Even the widely panned IPL3 commentators had enough nous to opine that Warner's resvoirs of talent could be transferred to the longer forms of the game. Would a central contract and facilitated relocation across state borders not have provided the carrot for Warner to leap to the next level and become a major force in all formats? Surely even members of the much vaunted NSP know enough about cricket to deduce that Warner statisfying his full potential could do more for Australian cricket than anything Andrew McDonald could achieve in two cricketing lifetimes!

Callum Ferguson would never have received a better present from the Easter bunny, given that has has undergone a knee reconstruction and will take at least a half (if not entire) season to work himself back into anything approaching a remote semblance of form. There is no denying that Ferguson has talent aplenty, which could see him occupy a spot in the Aussie batting order for quite a few years to come. But, the jury is hung as to whether the NSP's haste to hand Ferguson a contract was a direct consequence of a PCB approach to have him invade the batting slot vacated by their erstwhile captain.

An inside source informs me that Ferguson would never have accepted the PCB offer, owing to a preference for the cathedrals of Adelaide to the religious zealouts human bombs of Islamabad, but his people have clearly managed to spook CA and its NSP. All the while, Australia's third best limited overs player, David Hussey, languishes amoung Stalin's-own on the benevolence of a 40-something megastar who makes a living fooling his fans into thinking he's still in college. Tragedy much?!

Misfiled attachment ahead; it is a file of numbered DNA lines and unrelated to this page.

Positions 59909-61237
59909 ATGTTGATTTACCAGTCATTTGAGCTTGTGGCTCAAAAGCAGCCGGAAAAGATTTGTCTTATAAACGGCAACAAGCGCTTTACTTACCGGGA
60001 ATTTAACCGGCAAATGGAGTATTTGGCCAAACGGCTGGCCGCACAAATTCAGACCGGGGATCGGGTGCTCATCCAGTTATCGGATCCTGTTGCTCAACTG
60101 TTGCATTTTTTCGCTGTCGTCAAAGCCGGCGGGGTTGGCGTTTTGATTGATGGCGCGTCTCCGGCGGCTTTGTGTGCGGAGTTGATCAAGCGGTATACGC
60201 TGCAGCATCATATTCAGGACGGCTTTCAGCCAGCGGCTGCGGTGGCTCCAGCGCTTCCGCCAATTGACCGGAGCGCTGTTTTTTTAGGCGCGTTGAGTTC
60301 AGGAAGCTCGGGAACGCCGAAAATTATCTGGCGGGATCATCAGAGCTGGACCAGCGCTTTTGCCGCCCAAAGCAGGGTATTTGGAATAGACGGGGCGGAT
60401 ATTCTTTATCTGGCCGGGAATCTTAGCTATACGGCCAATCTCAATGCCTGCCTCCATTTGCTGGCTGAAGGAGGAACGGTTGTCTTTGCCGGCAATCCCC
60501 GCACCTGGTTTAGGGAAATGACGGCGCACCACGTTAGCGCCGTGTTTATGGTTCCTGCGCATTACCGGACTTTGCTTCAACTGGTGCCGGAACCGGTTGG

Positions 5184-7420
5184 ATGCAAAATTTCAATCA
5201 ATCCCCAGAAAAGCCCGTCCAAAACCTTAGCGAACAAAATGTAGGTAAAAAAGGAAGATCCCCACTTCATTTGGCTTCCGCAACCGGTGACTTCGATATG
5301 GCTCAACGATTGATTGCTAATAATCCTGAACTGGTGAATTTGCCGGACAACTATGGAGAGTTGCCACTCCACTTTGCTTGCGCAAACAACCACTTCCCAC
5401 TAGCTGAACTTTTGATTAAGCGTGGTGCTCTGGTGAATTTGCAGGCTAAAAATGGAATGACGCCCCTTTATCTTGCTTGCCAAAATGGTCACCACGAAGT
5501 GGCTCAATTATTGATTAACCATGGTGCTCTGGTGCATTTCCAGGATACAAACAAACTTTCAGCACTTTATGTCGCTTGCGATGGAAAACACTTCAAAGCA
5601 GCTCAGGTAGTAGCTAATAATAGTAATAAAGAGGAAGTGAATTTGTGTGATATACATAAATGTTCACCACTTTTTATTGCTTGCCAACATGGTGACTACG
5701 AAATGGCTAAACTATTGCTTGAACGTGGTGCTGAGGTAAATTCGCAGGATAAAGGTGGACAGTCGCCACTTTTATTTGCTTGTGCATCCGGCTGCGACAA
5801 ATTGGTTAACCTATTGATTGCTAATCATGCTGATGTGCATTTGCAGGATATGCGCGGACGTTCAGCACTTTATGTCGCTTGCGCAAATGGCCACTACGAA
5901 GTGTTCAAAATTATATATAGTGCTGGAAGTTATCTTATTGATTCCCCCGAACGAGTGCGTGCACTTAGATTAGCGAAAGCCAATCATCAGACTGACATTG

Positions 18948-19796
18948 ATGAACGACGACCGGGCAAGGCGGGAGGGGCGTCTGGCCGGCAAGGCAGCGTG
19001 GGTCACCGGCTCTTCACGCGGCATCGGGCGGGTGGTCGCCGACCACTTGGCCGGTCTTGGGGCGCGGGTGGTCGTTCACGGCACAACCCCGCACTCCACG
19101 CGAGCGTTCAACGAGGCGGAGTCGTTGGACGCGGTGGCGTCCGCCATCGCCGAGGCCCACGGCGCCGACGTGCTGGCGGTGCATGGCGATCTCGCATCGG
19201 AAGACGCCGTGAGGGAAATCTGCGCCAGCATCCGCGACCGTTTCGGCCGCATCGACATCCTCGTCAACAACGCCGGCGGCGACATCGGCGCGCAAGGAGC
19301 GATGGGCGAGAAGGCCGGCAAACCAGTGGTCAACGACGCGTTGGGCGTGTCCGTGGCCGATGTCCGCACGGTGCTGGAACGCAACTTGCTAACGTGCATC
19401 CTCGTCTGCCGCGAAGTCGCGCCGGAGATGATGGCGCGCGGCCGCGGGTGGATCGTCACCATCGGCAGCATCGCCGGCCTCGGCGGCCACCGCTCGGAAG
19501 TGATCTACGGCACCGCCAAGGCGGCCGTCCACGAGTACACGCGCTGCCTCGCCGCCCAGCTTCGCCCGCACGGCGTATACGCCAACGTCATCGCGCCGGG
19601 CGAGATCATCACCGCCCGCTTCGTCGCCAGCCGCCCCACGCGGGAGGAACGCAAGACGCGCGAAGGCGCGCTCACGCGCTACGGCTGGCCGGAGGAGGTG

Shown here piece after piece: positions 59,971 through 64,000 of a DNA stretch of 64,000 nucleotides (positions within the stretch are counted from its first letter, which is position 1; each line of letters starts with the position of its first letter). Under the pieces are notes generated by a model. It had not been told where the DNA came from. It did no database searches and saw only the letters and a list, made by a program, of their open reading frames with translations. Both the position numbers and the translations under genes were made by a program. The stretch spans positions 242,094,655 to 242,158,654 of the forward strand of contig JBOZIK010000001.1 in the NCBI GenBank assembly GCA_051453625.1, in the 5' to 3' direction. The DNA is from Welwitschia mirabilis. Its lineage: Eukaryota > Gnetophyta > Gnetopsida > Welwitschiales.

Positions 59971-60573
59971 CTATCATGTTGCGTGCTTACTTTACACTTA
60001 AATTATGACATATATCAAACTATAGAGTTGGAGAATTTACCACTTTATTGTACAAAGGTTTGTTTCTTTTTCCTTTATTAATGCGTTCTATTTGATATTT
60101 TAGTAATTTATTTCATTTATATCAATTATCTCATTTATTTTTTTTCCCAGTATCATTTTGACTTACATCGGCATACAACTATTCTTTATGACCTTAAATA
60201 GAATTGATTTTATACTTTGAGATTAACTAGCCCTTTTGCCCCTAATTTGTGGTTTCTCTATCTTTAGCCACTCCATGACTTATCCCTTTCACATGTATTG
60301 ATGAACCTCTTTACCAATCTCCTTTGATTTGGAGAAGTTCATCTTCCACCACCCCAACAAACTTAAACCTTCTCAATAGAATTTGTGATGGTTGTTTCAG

Last but never the least on our list is one Michael Klinger. Having upped and gone from magnificent Melbourne to arid Adelaide, Klinger knew he would have to work major miracles to undo the insults he heaped upon his mighty Victorian roots. Yet, despite conjuring said miracles (886 Sheffield Shield runs at 63.2, last season and 502 one-day runs at 55.7) Klinger's adopted state failed to make it to a single final in season 2009/10, which probably sealed his fate as far as a national contract was concerned.

Yet, hope still abounds for Klinger. After all, he is a young 29 and the young 31 year old Michael Hussey proved that age is no bar when it comes to making the grade in Australia's team and in international cricket.

Maybe it's my small mind; maybe it's one of rare phenomena in life that simply cannot be explained, but a logical reason for gifting a lucrative national contract to McDonald ahead of the aforementioned young(-ish) guns escapes me.

I get the feeling that the supposedly omnipotent cloak of professional structures doesn't have the requisite power to overcome human daftness.

PS. Neither this website nor this author bears any enmity towards Andrew McDonald. By all accounts he is a top bloke. We simply don't believe he can play cricket very well.